It is evident that Frank Laurence has strong opinions about what is best for our schools and for the Hamilton School District’s taxpayers. That I do not begrudge him. But in his latest column to appear in this paper, he launched an attack on the District’s superintendent and on members of the school board that cannot go unanswered.
Surely Mr. Laurence must understand that charging us with practicing “opportunism” is an assault on our integrity. Perhaps he thinks besmirching our character is a way of strengthening his incomplete analysis of the District’s condition and of the proposal the board is putting before the voters.
Contra Mr. Laurence, the matter being placed before voters in May represents an opportunity not for the superintendent or the board, but rather for the citizens of the Hamilton School District.
Over the years I have served on the board, I can assure you that the following three principles have guided our fiscal decisions:
First, we insist that the District be managed in an efficient, business-like manner and will not consider asking taxpayers to contribute more for the schools unless we are confident that this is the case. To this end, the District has reduced its operating expenses by a million dollars over the past five years and will be cutting another $300,000 next year. Our talented superintendent has managed all of this while improving educational programs across the board.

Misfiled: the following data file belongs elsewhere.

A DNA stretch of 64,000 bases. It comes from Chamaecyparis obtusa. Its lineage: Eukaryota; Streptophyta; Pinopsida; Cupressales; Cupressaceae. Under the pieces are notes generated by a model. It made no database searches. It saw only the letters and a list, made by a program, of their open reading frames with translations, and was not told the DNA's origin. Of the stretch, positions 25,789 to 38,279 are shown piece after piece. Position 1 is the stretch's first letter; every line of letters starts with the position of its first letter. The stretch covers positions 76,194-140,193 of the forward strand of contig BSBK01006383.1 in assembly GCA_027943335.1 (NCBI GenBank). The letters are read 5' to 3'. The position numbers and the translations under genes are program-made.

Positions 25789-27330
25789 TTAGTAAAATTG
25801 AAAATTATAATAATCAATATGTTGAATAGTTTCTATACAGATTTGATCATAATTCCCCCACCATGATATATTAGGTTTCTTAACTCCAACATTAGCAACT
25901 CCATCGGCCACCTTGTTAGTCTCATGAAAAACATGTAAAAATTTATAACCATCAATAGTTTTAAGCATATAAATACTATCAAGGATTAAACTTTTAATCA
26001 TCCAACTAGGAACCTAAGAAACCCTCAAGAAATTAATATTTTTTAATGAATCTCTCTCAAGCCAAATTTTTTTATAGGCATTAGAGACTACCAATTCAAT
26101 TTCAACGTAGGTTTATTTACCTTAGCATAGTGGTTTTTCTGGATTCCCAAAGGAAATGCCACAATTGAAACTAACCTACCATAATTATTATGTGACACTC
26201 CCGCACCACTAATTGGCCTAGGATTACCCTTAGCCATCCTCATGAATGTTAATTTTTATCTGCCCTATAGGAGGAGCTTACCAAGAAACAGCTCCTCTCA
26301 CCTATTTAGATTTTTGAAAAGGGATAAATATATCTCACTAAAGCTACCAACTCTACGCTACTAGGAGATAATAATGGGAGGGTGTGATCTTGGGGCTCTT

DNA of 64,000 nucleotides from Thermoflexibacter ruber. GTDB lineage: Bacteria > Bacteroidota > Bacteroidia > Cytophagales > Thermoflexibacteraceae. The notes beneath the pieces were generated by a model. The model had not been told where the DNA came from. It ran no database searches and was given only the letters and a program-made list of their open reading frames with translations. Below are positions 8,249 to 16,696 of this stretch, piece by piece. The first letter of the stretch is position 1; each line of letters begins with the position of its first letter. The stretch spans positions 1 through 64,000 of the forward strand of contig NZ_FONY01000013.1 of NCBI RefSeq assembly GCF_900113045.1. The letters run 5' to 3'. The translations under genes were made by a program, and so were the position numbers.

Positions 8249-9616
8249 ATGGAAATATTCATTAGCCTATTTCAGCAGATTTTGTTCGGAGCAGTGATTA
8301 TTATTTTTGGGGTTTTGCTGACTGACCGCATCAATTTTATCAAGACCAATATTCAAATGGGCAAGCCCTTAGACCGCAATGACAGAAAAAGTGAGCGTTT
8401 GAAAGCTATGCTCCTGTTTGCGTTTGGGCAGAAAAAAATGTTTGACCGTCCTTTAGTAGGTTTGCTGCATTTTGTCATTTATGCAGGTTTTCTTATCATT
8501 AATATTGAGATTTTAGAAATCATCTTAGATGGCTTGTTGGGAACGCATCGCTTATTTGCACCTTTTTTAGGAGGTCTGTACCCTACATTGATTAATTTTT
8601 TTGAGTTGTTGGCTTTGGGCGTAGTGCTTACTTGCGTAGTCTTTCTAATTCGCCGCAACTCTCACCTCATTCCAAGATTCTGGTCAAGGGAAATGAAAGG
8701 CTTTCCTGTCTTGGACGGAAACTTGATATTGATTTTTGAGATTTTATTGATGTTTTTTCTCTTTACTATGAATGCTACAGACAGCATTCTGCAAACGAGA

Second, we are reluctant to ask for increased taxpayer support unless we can clearly define the purpose for which these tax dollars will be spent. We delivered on all the promises made when the last general fund levy was passed in 2014 and as a consequence now offer our students superior college-preparation courses and credential-granting vocational programs. It should be no surprise that the District has received national recognition for the quality of its programs.